A battle over the future of an east Lawrence recycling center that neighbors contend is operating as an illegal salvage yard could continue into March or April, City Hall leaders said this week.
Officials with the city’s planning office have delivered a new letter of violation that orders the 12th and Haskell Recycling Center to eliminate by Monday much of its outdoor storage of old cars, scrap metal and other materials.
Lawrence attorney Brad Finkeldei said his client intends to appeal the violation notice to the city’s Board of Zoning Appeals, which likely won’t be prepared to hear the issue until March or April. City code requires that enforcement action be suspended pending the outcome of the appeal.
The owner of the 12th and Haskell Recycling Center, though, said he’ll continue to try to work with neighbors to resolve their concerns related to noise, odor and the general appearance of the property.
“We need to get the neighbors over here so they can really see our property,” said Bo Killough, who has operated the center since 2003. “I think there is some misconception about what we’re doing.”
Killough, for example, said neighbors complained of noise and odor problems between Christmas and New Year’s, but he said his business was not operational during that time. Instead, he thinks some of the noise and odor issues bothering neighbors are coming from the city’s Sanitation Division, which parks all of its trash trucks just north of his business.
“I think somebody needs to see how much noise the city is producing,” Killough said. “Before everybody blames everything on me, people need to take a closer look.”
Killough said he plans to host a meeting with neighbors in the next three to four weeks.
Neighbors, though, said they have documentation — video and audio recordings — that demonstrate how disruptive the business is to the neighborhood.
“It is pretty awful,” said Andrea Repinsky, who lives near the site. “It really takes away my ability to enjoy a peaceful home. It is just a constant stream of noise coming from the salvage yard.”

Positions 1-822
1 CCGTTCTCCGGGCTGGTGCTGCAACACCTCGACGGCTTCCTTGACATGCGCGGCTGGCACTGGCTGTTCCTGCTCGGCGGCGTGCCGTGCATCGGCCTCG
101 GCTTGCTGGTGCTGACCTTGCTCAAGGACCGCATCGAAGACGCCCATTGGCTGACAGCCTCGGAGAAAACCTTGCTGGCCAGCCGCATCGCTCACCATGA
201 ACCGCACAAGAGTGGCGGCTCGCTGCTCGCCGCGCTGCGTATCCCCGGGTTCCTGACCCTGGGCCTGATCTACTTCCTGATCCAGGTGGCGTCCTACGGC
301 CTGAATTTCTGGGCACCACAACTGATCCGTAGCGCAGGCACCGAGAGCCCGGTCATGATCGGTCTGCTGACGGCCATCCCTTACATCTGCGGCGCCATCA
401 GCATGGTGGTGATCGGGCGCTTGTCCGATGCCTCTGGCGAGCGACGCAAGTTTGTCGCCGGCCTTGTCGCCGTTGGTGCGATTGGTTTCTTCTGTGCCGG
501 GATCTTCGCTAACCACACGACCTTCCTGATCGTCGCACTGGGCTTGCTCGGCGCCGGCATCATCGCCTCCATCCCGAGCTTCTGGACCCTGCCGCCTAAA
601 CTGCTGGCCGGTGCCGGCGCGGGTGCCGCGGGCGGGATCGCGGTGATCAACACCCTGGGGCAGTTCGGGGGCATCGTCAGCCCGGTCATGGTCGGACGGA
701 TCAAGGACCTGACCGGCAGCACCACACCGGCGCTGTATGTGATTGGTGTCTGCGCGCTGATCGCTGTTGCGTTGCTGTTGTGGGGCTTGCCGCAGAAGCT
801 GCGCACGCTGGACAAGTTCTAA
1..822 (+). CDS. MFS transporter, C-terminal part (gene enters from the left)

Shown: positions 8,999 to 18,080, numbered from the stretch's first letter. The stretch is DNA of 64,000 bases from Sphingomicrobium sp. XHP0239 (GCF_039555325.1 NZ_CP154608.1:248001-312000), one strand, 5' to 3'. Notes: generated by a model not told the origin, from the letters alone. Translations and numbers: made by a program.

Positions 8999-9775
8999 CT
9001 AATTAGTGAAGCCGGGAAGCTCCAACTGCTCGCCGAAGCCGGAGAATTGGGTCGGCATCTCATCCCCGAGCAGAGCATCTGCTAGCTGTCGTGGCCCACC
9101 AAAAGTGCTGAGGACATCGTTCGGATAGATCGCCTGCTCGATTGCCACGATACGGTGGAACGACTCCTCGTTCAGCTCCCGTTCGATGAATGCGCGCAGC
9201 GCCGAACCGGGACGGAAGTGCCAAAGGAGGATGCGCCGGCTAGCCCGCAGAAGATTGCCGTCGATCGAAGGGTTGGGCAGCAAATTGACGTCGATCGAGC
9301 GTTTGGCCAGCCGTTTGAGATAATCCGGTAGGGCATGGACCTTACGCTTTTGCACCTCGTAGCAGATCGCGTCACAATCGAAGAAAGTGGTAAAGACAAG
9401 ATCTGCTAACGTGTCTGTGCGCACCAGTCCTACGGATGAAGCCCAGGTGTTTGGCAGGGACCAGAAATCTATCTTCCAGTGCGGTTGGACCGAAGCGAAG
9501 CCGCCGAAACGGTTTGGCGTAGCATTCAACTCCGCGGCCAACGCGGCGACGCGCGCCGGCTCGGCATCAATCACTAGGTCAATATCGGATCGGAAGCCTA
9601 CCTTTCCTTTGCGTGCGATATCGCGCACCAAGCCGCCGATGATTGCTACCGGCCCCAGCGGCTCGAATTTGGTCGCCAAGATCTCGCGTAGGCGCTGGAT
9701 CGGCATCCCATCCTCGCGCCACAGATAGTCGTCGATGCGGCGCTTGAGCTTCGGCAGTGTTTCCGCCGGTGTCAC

Repinsky said several neighbors don’t believe the city’s latest violation notice goes far enough in solving the problems. The notice states the business only will be allowed to have “limited palletized or containerized exterior storage.” But the notice doesn’t spell out how much outside storage would be allowed.
Scott McCullough, city director of planning and development services, said it is difficult for his office to an exact square footage restriction on the amount of exterior storage allowed.
But McCullough said the amount will have to be significantly less than a previously submitted site plan that showed the back half of the property being cleared of exterior storage but allowing metal, vehicle and other scrap storage on the front half of the property.
Ultimately, McCullough said the business will need to operate more in line with a description that was given to the department in 2003, when Killough was confirming that his new business would be legal. That description characterized the business as “purchasing returned or rejected housewares and outdoor appliances and furniture from distributors, and salvaging such items to reassemble and sell.”
That is different than what the city is seeing now, McCullough said.
“The current operations have a salvage yard element to it,” he said.
The business is operating on property that currently is zoned for residential uses. But the business is allowed to operate, Killough contends, because the property has a long history as legal “nonconforming use” from its days as a yard for an auto towing company. But neighbors contend that the property sat vacant long enough that it has lost its ability to operate with such industrial uses.
The Board of Zoning Appeals will consider many of those arguments when it hears the case. After the Board of Zoning Appeals, the case can be appealed to Douglas County District Court.